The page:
Options for directors and shareholders
In part to address such situations, and seemingly with the intent of consigning the client of record concept to the history books, in 2015 the BVI legislature introduced Section 91B into the BVI Business Companies Act. It provides that, subject to a company’s memorandum and articles (MAA), an RA shall:
- act on the instructions of the company’s directors if those instructions are set out in a resolution of directors and a copy made available to the RA; and
- recognise and accept the appointment or removal of a director or directors by members of the company.
Unfortunately, the client of record concept has not gone quietly. Some RAs maintain the supremacy of their client of record and may refuse to comply promptly with a Section 91B direction – particularly where the RA remains contractually obligated to take instructions exclusively from its nominated client or in contentious circumstances where the proper identity of the directors and/or members of a company is questionable (for example, where there is a dispute between members). There is no statutory penalty for non-compliance and the effects of non-compliance have yet to be tested in the BVI courts.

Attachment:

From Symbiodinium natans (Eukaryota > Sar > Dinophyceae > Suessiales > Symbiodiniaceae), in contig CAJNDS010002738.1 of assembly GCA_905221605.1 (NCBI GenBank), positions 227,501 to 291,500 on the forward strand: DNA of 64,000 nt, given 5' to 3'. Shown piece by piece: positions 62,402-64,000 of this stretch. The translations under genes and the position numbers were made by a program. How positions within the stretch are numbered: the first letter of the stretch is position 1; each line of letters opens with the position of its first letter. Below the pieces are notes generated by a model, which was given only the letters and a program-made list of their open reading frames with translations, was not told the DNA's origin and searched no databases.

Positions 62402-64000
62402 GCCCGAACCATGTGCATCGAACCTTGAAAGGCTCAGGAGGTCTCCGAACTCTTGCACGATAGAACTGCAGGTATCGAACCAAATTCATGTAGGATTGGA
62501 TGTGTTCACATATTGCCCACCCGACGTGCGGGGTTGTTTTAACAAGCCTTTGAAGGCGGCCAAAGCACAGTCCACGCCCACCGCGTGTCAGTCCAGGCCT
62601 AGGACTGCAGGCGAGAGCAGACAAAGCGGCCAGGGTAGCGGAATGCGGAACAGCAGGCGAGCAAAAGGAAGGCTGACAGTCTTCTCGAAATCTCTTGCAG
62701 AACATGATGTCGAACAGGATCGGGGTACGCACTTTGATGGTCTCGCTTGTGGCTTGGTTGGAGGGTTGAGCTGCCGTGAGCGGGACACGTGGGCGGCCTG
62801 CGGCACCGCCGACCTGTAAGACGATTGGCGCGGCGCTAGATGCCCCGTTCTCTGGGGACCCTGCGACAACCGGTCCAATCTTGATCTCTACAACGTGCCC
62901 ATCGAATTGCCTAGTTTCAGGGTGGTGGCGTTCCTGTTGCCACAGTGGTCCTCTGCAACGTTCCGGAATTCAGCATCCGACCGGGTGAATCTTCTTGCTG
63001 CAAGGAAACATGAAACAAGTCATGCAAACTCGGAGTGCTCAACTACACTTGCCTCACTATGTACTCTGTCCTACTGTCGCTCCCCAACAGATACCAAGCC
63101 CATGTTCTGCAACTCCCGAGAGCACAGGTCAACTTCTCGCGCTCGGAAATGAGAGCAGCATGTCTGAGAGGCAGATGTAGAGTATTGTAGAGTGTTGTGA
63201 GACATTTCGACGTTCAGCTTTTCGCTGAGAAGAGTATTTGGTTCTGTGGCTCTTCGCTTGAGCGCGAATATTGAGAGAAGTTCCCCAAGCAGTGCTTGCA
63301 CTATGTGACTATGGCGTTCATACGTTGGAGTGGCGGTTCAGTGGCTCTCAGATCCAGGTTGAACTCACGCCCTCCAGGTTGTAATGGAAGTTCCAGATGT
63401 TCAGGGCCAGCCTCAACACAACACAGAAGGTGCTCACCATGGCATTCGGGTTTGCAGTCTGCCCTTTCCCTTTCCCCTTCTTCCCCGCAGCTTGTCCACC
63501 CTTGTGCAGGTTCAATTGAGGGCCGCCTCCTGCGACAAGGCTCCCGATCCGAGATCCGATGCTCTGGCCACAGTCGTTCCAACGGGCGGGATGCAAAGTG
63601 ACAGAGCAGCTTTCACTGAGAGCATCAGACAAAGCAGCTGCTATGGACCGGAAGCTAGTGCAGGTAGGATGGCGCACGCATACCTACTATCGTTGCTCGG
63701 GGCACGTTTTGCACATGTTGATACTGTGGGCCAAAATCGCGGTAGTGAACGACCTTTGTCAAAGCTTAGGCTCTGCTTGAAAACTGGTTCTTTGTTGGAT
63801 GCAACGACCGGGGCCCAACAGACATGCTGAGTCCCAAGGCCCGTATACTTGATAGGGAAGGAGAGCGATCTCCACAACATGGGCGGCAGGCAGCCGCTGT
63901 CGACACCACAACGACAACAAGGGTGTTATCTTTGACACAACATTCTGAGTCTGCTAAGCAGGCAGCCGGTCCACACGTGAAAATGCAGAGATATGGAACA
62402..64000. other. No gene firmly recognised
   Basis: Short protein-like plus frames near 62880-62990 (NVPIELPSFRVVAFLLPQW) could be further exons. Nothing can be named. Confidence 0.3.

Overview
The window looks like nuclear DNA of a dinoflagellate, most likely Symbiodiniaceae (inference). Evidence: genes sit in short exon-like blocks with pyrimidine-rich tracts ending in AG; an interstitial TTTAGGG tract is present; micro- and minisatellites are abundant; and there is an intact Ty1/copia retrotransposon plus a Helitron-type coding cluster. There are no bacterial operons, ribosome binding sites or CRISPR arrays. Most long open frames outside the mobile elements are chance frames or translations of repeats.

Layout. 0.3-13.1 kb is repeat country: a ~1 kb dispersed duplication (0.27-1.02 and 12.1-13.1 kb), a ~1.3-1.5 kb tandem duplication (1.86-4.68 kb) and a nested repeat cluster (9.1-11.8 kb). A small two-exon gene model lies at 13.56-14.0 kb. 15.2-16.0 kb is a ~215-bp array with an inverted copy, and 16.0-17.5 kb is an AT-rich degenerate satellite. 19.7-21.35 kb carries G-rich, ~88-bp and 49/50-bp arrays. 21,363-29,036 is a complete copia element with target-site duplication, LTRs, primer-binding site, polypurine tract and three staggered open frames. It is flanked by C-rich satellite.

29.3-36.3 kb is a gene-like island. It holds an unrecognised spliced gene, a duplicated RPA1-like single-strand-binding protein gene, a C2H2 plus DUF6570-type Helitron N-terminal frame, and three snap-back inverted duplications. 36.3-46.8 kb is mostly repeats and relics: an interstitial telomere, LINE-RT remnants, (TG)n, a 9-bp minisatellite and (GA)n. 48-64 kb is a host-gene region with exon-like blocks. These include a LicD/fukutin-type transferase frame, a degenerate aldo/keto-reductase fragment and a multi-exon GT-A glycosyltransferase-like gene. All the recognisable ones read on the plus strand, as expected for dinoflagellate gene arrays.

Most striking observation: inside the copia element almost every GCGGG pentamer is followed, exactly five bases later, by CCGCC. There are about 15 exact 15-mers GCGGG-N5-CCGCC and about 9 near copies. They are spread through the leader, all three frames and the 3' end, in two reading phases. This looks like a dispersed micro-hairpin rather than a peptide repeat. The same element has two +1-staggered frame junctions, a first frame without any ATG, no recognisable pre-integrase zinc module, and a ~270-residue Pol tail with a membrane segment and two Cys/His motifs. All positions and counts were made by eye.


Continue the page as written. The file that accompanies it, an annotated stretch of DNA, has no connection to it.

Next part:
If the RA is holding up a transaction, or fails to comply promptly with a section 91B direction, the company may have contractual recourse against the RA. However, most RAs’ standard terms include broad limitation of liability and indemnity protections for the RA so such recourse may be limited.
In the deal context, we often see two scenarios play out where an RA remains recalcitrant or is unresponsive – either:
- the RA maintains the company’s original registers and needs to update them (for example, to reflect changes to the members and/or directors) but does not need to make any filings with the Registrar to close the deal; or
- closing the deal is dependent on the RA making a filing with the Registrar.
In the first situation, if the only change is to the directors, there may be no critical issue - a change of directors need not be registered to be effective (although it does trigger filing obligations which may require the position with the RA to be resolved post-closing). Conversely, legal title to shares in a BVI company is generally evidenced by entry of the shareholder’s name in the original share register (and a transfer of shares is effective on registration). However, BVI law does not require the original register be maintained by the RA and the directors generally have the power to resolve to maintain the original registers themselves (and then update them). The company is obligated under the Act to send copies of the updated registers and notification of how they are being held (as well as certain prescribed beneficial ownership information under the Beneficial Ownership Secure Search System Act) to the RA. The RA may then itself face liability if it fails to upload the beneficial ownership information to the confidential, encrypted RA “BOSS” database without reasonable cause.